On March 1, 2017, Spike TV premiered the first episode of “Life: The Kalief Browder Story”, a six-part docu-series about the life, incarceration and death of Kalief Browder. In 2010, Browder was arrested at the age of sixteen for allegedly stealing a backpack and then held in pretrial detention at Riker’s Island for over 1,000 days, with more than 700 days in solitary confinement. For many, his questionable detention is reminiscent of the “The Angola 3”, three men who were held in solitary confinement for a combined total of more than 100 years for the killing of a prison guard at Louisiana State Penitentiary. Even in 2013, a South Carolina inmate was sentenced to 13,680 days (37.5 years) in disciplinary detention for posting on Facebook 38 times. Once again, we must bring to our attention what seems to be an unrestrained administration of solitary confinement in the United States and the rest of the world.
Solitary confinement is defined as the physical isolation of individuals who are confined to their cells for twenty-two to twenty-four hours a day. Although a popular tool of punishment, it has several negative psychological effects. In an interim report, the Special Rapporteur of the on Torture and other Cruel, Inhumane or Degrading Treatment or Punishment, Juan E .Méndez drew attention to the widespread use and disadvantages of solitary confinement. Symptoms include anxiety, depression, paranoia, and self-harm for those who had no history of mental illness.  In fact, suicides occur disproportionately more often in segregated units than elsewhere in prison. For those who entered with mental illness, there can be an exacerbation of those symptoms.  Even post isolation, these symptoms can continue and affect social interactions because of lack of mental health services. The lack of sustained social interaction can cause impairment in the human brain similar to a traumatic injury. In December 2007, several experts and in psychology and law convened at the International Psychological Trauma Symposium to issue the Istanbul Statement on the Use and Effects of Solitary Confinement. The joint statement also noted that the psychological pressure when used on purpose of isolation regimes can become coercive and can amount to torture, especially when the pressure pre-trial detainees to plead guilty.  Effort is required to raise the level of meaningful social contacts for prisoners, via psychologists, psychiatrists, religious prison personnel, or even family and friends, to decrease the harmful effects of solitary confinement. The joint statement, along with many other rights advocacy groups, has encouraged the prohibition of solitary confinement for children under the age of 18, mentally ill prisoners, and death row or life-sentenced prisoners by virtue of their sentence.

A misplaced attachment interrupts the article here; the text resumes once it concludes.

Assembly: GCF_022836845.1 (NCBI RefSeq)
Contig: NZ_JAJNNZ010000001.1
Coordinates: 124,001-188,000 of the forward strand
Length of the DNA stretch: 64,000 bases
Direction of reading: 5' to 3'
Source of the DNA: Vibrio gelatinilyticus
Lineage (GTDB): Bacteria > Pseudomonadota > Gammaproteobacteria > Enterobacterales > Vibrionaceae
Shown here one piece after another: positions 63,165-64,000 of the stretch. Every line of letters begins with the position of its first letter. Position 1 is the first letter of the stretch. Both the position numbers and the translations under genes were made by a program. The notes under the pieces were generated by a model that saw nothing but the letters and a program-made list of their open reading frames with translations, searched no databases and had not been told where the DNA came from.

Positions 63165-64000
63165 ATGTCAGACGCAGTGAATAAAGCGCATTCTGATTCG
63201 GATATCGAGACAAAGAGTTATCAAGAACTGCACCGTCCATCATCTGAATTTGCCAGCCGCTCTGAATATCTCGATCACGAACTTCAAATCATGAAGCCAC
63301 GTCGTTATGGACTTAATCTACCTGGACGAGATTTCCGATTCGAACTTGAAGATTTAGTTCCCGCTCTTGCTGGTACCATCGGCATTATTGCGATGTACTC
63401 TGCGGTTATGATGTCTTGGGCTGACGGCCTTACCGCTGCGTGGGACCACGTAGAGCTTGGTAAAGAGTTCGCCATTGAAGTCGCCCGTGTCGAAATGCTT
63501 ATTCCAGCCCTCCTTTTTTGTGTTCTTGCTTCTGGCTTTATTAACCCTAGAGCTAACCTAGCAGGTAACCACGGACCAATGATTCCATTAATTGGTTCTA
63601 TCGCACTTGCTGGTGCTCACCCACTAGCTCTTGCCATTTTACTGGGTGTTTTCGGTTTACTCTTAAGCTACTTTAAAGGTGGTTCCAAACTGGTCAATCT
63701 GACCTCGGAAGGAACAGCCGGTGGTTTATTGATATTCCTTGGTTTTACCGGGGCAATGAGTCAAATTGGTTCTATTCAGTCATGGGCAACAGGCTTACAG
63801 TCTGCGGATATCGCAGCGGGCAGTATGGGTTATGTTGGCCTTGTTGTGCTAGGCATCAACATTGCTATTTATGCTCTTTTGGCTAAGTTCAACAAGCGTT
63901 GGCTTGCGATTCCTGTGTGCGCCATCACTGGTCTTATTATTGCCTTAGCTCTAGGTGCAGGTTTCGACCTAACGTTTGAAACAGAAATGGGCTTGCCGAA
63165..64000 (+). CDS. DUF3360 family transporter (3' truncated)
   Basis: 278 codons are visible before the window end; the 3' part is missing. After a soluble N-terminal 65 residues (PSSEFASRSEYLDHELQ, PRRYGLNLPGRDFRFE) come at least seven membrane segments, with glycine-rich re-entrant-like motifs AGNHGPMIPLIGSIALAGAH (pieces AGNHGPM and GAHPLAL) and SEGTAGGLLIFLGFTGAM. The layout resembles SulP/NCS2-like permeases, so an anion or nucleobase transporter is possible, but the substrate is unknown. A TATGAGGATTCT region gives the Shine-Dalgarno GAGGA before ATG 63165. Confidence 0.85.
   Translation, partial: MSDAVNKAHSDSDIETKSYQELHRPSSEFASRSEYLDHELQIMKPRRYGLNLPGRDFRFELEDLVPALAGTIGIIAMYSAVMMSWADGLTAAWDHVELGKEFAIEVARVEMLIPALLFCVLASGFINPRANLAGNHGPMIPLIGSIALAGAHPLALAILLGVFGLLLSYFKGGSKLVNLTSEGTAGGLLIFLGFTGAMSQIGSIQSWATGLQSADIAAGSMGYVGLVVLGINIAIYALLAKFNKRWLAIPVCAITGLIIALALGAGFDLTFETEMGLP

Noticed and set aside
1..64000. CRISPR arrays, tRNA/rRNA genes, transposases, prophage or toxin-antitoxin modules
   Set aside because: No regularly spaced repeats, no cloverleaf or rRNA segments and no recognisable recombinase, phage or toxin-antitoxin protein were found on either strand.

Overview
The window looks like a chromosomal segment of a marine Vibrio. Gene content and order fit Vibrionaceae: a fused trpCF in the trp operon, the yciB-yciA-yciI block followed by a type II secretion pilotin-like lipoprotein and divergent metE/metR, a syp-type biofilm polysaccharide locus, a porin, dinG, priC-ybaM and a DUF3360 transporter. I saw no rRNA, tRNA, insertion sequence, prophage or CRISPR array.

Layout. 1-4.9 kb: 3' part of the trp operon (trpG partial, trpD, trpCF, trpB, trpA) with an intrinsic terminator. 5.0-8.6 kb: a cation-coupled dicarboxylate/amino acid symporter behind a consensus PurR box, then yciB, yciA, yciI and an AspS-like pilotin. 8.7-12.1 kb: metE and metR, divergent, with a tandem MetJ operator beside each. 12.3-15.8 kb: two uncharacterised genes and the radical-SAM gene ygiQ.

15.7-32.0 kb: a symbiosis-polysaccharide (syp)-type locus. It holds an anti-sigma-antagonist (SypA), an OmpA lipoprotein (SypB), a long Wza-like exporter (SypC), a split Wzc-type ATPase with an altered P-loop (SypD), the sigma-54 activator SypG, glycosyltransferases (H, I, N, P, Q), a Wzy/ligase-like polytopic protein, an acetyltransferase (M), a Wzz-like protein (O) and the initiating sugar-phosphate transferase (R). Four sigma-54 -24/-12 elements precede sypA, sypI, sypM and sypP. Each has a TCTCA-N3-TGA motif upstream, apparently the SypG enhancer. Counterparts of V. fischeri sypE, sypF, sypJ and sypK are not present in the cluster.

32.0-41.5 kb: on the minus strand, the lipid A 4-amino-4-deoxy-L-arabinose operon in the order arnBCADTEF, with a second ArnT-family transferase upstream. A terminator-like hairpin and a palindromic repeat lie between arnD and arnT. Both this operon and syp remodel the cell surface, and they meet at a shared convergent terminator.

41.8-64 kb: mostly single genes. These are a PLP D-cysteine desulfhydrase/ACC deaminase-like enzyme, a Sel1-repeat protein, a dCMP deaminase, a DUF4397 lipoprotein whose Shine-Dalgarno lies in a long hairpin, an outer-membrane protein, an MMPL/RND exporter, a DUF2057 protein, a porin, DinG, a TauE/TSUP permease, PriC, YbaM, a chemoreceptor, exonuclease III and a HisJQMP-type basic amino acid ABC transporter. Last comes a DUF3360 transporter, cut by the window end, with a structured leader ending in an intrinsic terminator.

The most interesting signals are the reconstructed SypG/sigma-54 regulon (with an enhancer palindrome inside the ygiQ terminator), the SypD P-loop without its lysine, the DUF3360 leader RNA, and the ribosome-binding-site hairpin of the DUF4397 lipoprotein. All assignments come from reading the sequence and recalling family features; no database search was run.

Torture has long been acknowledged as a jus cogens norm in international law, meaning that a State cannot derogate from the prohibition. In the context of international organs, prolonged solitary confinement (longer than 15 days) can amount to acts prohibited by article 7 of the International Covenant on Civil and Political Rights and torture as defined in article 1 if the Convention against Torture due to the severe adverse health effects and the possible irreversible psychological effects. The Subcommittee on the Prevention of Torture has pointed out that solitary confinement should not be used in the case of minors or the mentally disabled. The Committee on the Rights of the Child and the Committee on the Prevention of Torture have both urged states to abolish the use of solitary confinement, or at least use it only in exceptional circumstances under strict regulation.
Although the Convention on Torture has been widely ratified with 160+ state parties, including the United States, extended solitary confinement has been one that many countries seem to make excuses for. The primary justifications for solitary confinement usually fall under five general categories: to punish an individual; to protect vulnerable individuals; to facilitate prison management of certain individuals; to protect or promote national security; or to facilitate pre-charge or pre-trial investigations.
These justifications seem to seep into the perception of the public, especially those who are opposed to the death penalty. Ramzi Yousef, the man behind the World Trade Center bombing, was sentenced to 240 years plus life in solitary confinement in 1998. Anders Bering Breivik, the right-wing extremist who killed 77 people in Norway, has been kept in solitary confinement since his 21 year sentence was handed down in 2012. This is notable, since Norway has signed and ratified the ICCPR, the Convention on Torture, and the European Convention on Human Rights, including Protocols 1 – 15. Most people would not deny the danger these persons pose to the public but the conversation becomes murkier when the conversation of solitary confinement turns to immigrants or prisoners of war. With over an estimated 80,000 U.S. prisoners being kept in isolation, there has to be a shift in dialogue to a more humane form of punishment that does not break the psyche. As of now, the imposition of solitary confinement is at the discretion of prison administrators, whose main concern is to maintain prison order. However, criminal recidivism has been occurring at a higher rate for those in solitary confinement, which in general poses a greater risk to the public. It may be time to look at alternative methods of punishment or make it more of a policy issue that involves the legislature so that stories, such as the Kalief Browder story, stop themselves from replicating.
 Id. See also, http://www.ohchr.org/_layouts/15/WopiFrame.aspx?sourcedoc=/Documents/Issues/Disability/A.63.175.doc&action=default&DefaultItemOpen=1; http://www.ohchr.org/_layouts/15/WopiFrame.aspx?sourcedoc=/Documents/Publications/Slides/SlidesChapter8.pptx&action=default&DefaultItemOpen=1.